The Volcker Rule is a federal regulation that went to effect on April 1, 2014. The rule, which is named after former Federal Reserve Chairman Paul Volcker, is actually section 619 of the Dodd-Frank Street Reform and Consumer Protection Act.
This rule prohibits banks from using their own accounts for short-term proprietary trading or to invest in hedge or private equity funds. Essentially, this rule prohibits banks from taking on too much risk in an effort to increase profits.
Tender Option Bonds, or TOBs, are structured products that use leverage to increase the overall yield of a municipal bond portfolio. So, let us take a look at how the Volcker Rule impacts these structured muni debt instruments.
A Brief Look at Tender Option Bonds
Typically, municipal bonds are conservative in nature, mostly suiting high income bracket investors looking for low risk to principal while collecting tax-free income. Tender Option Bonds are more aggressive in nature because they use leverage as a way to increase returns. With this leverage comes inherently more risk to the investor.
Make sure to use our Municipal Bond Screener when looking for your next potential investment.
The process starts when a municipal bond fund manager deposits high-quality municipal bonds into a trust fund. Then the trust issues both short-term floating rate investments and inverse floating rate investments. The short-term floating rate investments are then sold to money market funds, which pay cash directly back into the municipal bond fund. The second leg of the Tender Option Bond Trust issues inverse floating rate investments that pay residual income directly back to the municipal bond fund as well. In summary, the TOB Trust earns income in two ways. The first leg is earned on the spread between the high-quality municipal bonds in the trust over the short-term floating rate investments. The municipal bonds typically have a higher yield than the short-term floating rate bonds, thus creating extra interest in the spread. The second leg is the high interest generated from the inverse floating rate instruments.
Be sure to read our previous article where we showed investors how higher interest rates affect muni bonds.
The Volcker Rule and TOBs
The Volcker Rule affects the Tender Option Bond market because it was considered to be too risky of an investment for banks and thus not given an exemption like other municipal bond instruments. This ruling was most likely due to the leverage that is used in the formation of a TOB Trust. When a TOB Trust issues the short-term floating rate investments, leverage is established. Once the short-term investments are sold to the money market, the cash is typically moved back into the TOB Trust from the muni bond fund and is used to restart the process again.
The leverage involved in this process is referred to as the gearing ratio, which is the ratio between the short-term floating rate and inverse floating rate investments. The leverage is deemed too speculative for banks to be involved in and is similar to the actions that hedge funds and private equity funds use to increase their potential gains. Since the ruling has taken place, the market for TOBs has significantly dwindled, as most investors in this sector were banks.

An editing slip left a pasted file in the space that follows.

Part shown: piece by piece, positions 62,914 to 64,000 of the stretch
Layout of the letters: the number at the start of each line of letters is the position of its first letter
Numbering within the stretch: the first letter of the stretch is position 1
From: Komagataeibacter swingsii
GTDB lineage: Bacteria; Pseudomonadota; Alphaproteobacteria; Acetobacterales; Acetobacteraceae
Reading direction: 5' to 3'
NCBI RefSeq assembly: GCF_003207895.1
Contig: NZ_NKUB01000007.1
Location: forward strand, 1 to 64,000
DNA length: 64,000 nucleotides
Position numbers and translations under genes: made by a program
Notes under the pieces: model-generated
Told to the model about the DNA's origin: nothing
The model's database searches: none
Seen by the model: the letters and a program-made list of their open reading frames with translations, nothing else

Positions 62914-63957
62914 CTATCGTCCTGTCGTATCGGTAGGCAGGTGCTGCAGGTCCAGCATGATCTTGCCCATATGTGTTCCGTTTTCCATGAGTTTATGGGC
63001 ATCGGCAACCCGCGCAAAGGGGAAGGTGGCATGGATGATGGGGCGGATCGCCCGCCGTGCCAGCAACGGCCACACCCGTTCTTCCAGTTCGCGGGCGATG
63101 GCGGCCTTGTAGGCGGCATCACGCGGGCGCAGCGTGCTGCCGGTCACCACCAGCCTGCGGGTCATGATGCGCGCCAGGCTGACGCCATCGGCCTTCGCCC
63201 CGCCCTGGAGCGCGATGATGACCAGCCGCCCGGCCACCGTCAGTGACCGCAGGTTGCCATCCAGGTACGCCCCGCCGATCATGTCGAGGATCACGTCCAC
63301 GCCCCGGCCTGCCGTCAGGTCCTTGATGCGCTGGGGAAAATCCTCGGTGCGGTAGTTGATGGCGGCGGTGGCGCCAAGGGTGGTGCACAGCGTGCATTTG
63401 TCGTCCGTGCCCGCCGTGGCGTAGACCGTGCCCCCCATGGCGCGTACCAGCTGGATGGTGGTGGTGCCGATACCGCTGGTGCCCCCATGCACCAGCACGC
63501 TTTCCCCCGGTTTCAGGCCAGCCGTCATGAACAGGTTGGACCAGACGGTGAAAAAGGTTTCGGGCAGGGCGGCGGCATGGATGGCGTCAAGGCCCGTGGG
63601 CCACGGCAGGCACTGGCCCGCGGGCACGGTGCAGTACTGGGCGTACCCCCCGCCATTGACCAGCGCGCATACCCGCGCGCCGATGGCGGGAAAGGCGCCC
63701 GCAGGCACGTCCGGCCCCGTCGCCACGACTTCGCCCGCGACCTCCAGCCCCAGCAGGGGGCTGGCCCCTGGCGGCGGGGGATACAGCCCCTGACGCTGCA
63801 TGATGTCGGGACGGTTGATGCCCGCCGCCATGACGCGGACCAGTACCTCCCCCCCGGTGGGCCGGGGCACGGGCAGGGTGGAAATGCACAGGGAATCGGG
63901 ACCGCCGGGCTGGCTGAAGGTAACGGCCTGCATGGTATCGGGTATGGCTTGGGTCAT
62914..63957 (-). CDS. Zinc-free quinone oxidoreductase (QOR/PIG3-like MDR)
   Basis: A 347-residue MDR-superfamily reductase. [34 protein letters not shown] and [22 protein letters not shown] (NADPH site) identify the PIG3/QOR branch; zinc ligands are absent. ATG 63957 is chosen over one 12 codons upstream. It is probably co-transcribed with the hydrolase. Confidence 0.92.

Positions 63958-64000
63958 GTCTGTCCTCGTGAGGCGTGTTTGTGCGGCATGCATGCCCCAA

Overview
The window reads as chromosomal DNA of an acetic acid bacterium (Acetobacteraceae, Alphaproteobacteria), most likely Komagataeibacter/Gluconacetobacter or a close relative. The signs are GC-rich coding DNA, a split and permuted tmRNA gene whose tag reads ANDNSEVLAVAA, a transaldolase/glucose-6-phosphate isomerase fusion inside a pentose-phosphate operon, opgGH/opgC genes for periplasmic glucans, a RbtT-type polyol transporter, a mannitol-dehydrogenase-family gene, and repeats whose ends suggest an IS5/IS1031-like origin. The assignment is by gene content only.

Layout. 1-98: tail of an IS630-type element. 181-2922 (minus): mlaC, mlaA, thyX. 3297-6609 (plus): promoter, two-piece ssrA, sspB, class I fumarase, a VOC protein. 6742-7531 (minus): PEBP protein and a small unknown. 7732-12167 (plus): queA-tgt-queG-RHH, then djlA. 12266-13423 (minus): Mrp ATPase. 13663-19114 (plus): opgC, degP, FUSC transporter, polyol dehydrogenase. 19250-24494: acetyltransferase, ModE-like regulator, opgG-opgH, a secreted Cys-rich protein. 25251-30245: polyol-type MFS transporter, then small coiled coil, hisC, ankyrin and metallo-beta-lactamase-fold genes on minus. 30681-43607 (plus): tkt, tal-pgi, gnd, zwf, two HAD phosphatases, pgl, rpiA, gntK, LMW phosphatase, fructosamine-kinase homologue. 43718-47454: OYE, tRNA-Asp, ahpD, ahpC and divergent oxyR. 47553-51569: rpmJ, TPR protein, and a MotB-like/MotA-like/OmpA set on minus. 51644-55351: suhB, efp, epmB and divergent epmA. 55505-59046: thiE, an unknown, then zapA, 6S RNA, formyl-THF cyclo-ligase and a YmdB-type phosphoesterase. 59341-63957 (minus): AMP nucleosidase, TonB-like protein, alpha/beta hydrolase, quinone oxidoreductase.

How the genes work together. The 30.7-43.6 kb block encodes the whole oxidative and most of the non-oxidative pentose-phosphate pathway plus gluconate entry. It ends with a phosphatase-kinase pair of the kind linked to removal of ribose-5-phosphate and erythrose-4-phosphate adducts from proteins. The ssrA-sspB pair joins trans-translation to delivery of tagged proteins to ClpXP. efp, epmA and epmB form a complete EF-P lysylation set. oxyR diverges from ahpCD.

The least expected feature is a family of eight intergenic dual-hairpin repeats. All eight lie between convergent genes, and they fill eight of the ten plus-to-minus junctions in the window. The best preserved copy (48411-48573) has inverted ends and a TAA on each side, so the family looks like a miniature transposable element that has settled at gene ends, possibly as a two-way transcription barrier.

Volcker Rule Revamp
In May 2018, President Donald J. Trump signed into law a new bill that is designed to ease the ruling on banks that are affected by the Dodd-Frank Act. The bill is designed to ease oversight for all banks below $250 billion in assets, which are mostly the community banks that have suffered by undergoing the same scrutiny standards as the large banks.
This bill also addresses a potential revamp of the Volcker Rule, as the Securities and Exchange Commission (SEC) was the last of five agencies to sign off on the proposal. This new proposal upholds the ban on proprietary trading for banks but it removes the assumption that positions held by lenders for fewer than 60 days are proprietary. Regulators are looking to simplify the original Volcker Rule and allow firms more leeway to take advantage of some exemptions in the ruling. In an effort to better understand the rule, the SEC has opened the topic to public comment for 60 days.
Likely Fate of TOBs Under the New Regulations
The Securities Industry and Financial Markets Association (SIFMA), which is an advocate for an effective and efficient market, have been on the frontlines with the argument of the characterization of TOBs in the Volcker Rule.
The Volcker Rule defines TOBs as a ‘covered fund’ and is lumped in under private equity or commodity pools. SIFMA wants the Volcker Rule to further clarify the ‘covered fund’ definition to exempt traditional TOBs because it is inconsistent with the statute and results in higher financing costs to U.S. businesses. During this 60-day period, regulators want to better understand how TOBs should be exempted and what makes them inherently different from other ‘covered funds.’
Some institutions, like Bank of America, have found a loophole that could help allow TOBs back into the marketplace that qualifies as exempt under the Volcker Rule. In Bank of America’s example, the TOB Trust was opened through its Merrill Lynch venture, which is not considered an FDIC bank. However, this structure only limits them to a maximum of 10 investors; otherwise it would not be exempt under the Volcker Rule.
Check out the different ways to invest in muni bonds to stay up to date with the current investment strategies.
The Bottom Line
In summary, regulators must have a conversation on Tender Option Bonds and their place in the Volcker Rule. The purpose of the revamping of the Volcker Rule is to ensure that legislation is the most effective rule possible and does not unjustly prevent an efficient marketplace. It is unknown whether TOBs will be exempt in the new revamping. However, the definition of ‘covered funds’ and why TOBs are not exempt should be further clarified.